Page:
If You Did This To Your Child’s Knocked Out Tooth You Would Mess Up Everything!
One of the REAL MOM’S out there suggested I look at some of the dental advice on Pinterest. Boy, am I glad I did.
Have you ever heard the expression about learning something “by osmosis?” Well, it’s important to learn something “about” osmosis. It may make all the difference in saving your child’s healthy and happy smile.
I saw some really dangerous advise given on one of the info graphics about emergency dentistry. I screen captured only part of it, specifically NOT including the dental office as I don’t want to embarrass them. Here’s the part I grabbed (and yes, the red markings saying WRONG are mine).
Here’s the problem. When a child’s tooth is knocked completely out of its socket (called an Avulsed tooth), the most important thing to know is that it’s usually possible to save that tooth for life.
However, there’s a big IF (or two or three):
- IF the tooth was knocked out but still fully intact, it’s usually the periodontal ligament that attaches the tooth to the jaw bone that was severed. Some of these ligament cells remain attached to the tooth, even if you find it laying in the mud or grass on the ground.
- IF you can clean the tooth off and get it back into the socket and positioned right where it was previously (and do it within 2-3 minutes ideally), you have your best chance of saving the tooth for life, but that’s only …
- IF you don’t damage the ligament cells by wiping them with anything (seriously, don’t wipe the roots with anything) and …
- IF you rinse the roots off with something that WON’T damage the remaining ligament cells. The injured person’s saliva is ideal if they’re up to spitting on the root or licking the dirt off (some people are too grossed out or injured to do this). Another person’s saliva will also work so just pick up the person’s tooth by the crown (the enamel-covered part that is not the roots) and spit on it until the dirt is removed. Then put the tooth right back in the socket if possible (good news is that the quicker you do this, the person’s mouth is often short-term numb from the impact injury). However …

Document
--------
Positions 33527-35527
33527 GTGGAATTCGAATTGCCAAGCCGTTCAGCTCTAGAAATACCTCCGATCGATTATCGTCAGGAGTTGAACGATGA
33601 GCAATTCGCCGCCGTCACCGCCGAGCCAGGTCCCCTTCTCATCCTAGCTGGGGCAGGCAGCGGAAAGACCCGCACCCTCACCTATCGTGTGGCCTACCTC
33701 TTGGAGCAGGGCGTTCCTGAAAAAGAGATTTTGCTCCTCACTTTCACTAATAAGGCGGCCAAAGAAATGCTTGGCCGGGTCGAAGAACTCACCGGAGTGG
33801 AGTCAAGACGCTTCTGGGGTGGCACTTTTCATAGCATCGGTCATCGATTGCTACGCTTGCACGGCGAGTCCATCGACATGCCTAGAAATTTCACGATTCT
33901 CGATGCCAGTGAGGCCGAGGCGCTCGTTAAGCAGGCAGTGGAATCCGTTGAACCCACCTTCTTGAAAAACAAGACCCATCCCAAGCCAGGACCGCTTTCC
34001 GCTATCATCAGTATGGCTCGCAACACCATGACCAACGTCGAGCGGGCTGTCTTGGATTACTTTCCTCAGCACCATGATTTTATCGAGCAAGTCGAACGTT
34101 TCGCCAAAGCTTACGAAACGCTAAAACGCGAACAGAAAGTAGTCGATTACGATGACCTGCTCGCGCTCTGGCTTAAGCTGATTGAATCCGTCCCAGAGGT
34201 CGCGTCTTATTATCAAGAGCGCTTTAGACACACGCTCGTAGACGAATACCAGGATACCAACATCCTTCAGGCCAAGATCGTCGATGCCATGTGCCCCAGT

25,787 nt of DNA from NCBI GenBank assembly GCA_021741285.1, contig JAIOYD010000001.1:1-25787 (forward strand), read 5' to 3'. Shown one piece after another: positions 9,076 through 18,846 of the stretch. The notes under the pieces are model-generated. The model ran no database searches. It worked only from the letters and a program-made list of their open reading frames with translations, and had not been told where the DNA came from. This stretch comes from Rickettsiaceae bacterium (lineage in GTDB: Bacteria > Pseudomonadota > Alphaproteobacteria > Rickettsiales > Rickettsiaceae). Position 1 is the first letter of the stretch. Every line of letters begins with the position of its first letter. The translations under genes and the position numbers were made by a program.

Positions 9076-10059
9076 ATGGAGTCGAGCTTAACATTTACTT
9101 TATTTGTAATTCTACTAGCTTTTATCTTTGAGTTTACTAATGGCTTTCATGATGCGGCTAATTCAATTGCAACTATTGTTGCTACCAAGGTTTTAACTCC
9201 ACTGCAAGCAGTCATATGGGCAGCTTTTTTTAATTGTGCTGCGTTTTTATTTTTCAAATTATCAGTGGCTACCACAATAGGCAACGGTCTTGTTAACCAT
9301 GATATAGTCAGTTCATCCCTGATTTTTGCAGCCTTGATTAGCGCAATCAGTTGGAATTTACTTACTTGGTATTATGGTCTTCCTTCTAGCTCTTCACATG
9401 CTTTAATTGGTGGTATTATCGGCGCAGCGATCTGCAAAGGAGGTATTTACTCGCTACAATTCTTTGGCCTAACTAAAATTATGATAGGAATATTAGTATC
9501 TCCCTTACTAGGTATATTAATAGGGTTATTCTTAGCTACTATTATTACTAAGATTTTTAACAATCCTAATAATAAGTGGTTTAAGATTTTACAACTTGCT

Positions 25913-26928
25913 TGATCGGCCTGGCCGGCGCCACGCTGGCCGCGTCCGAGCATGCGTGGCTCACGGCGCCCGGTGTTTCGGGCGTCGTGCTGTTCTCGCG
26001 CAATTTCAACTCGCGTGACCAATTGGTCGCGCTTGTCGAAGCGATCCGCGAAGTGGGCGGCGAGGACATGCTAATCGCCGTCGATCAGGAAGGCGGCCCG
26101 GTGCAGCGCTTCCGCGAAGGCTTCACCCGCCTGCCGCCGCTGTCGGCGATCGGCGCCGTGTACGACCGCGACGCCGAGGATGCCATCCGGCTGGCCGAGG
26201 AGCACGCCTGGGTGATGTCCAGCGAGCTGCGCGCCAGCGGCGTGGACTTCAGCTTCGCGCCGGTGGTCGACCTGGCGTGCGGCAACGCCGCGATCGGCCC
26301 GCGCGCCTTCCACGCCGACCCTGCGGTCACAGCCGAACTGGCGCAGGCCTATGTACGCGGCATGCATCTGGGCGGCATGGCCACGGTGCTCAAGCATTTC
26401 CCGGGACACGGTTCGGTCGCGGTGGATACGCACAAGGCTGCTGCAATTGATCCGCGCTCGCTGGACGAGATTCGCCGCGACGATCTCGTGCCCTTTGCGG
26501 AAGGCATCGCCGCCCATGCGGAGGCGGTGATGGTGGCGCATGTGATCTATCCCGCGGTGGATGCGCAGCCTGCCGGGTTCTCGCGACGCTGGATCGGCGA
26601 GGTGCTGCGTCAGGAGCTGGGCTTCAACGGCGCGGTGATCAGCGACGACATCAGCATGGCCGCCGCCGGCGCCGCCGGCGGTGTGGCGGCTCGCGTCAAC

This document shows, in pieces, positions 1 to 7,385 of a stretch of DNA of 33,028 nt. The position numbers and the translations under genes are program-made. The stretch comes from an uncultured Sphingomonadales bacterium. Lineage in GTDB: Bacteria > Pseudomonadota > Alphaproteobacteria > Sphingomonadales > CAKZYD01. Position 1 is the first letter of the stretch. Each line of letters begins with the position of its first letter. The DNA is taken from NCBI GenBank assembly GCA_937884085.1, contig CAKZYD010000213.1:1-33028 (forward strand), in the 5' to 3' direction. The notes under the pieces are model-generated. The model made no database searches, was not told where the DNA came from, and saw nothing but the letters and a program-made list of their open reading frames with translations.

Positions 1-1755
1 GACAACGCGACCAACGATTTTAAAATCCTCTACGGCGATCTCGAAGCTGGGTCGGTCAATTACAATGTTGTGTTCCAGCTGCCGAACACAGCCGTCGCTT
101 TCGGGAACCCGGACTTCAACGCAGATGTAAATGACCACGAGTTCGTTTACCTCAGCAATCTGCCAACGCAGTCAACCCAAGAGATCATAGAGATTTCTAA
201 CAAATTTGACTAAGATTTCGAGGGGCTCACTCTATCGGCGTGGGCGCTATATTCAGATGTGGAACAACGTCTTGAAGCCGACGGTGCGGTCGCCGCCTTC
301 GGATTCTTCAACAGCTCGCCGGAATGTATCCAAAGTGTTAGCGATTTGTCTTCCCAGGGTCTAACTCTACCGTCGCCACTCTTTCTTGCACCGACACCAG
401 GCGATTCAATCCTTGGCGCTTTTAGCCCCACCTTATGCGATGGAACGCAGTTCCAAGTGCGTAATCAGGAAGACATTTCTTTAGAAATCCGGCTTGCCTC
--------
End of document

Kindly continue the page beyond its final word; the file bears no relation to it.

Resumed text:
- IF you can’t re-implant the tooth in the socket, store the tooth in a solution that won’t damage the ligament cells. These include saliva, salt-water, or MILK. Yep, good old cow’s milk (not almond or soy or rice). It doesn’t matter whether the milk is skim or whole or anything in between. Just buy a small carton of milk and drop the tooth into it. You’ll have the best chances of saving the tooth …
- IF you get to the dentist WITHIN ONE HOUR OR LESS to have the tooth re-implanted (if it hasn’t already been done) and then stabilized (a MUST if you want success).
Do not rinse the roots of knocked out teeth with plain water of any kind, whether from a tap or bottled water. It will speed up the death of the ligament cells still attached to the root.
Do you see why the second part of the infographic is so dangerous? It’s all about OSMOSIS. Wikipedia’s definition is pretty accurate.
Osmosis is the spontaneous net movement of solvent molecules through a semi-permeable membrane into a region of higher solute concentration, in the direction that tends to equalize the solute concentrations on the two sides.
The ligament cells still viable on the roots of knocked out teeth have membranes around them (semi-permeable it turns out). The inside of the cell has a higher concentration of solutes (the stuff dissolved in a liquid solution) than water (the solvent in this case). So if you rinse these ligament cells with plain water, osmotic forces will cause the plain water to move into the cells, diluting the solution inside, and actually blowing up the cell membranes.
It’s like if you just kept filling and filling a water balloon. Eventually it will pop. No Bueno.
The reason any type of cow’s milk is great for transporting the tooth to the dentist, while it’s out of its socket, is because it has a similar osmotic tension to your inner body where those ligaments normally exist in the mouth. Now you know. NEVER put plain water of any type on a knocked out tooth. As gross as it sounds, spit is better because it also has the right osmotic tension.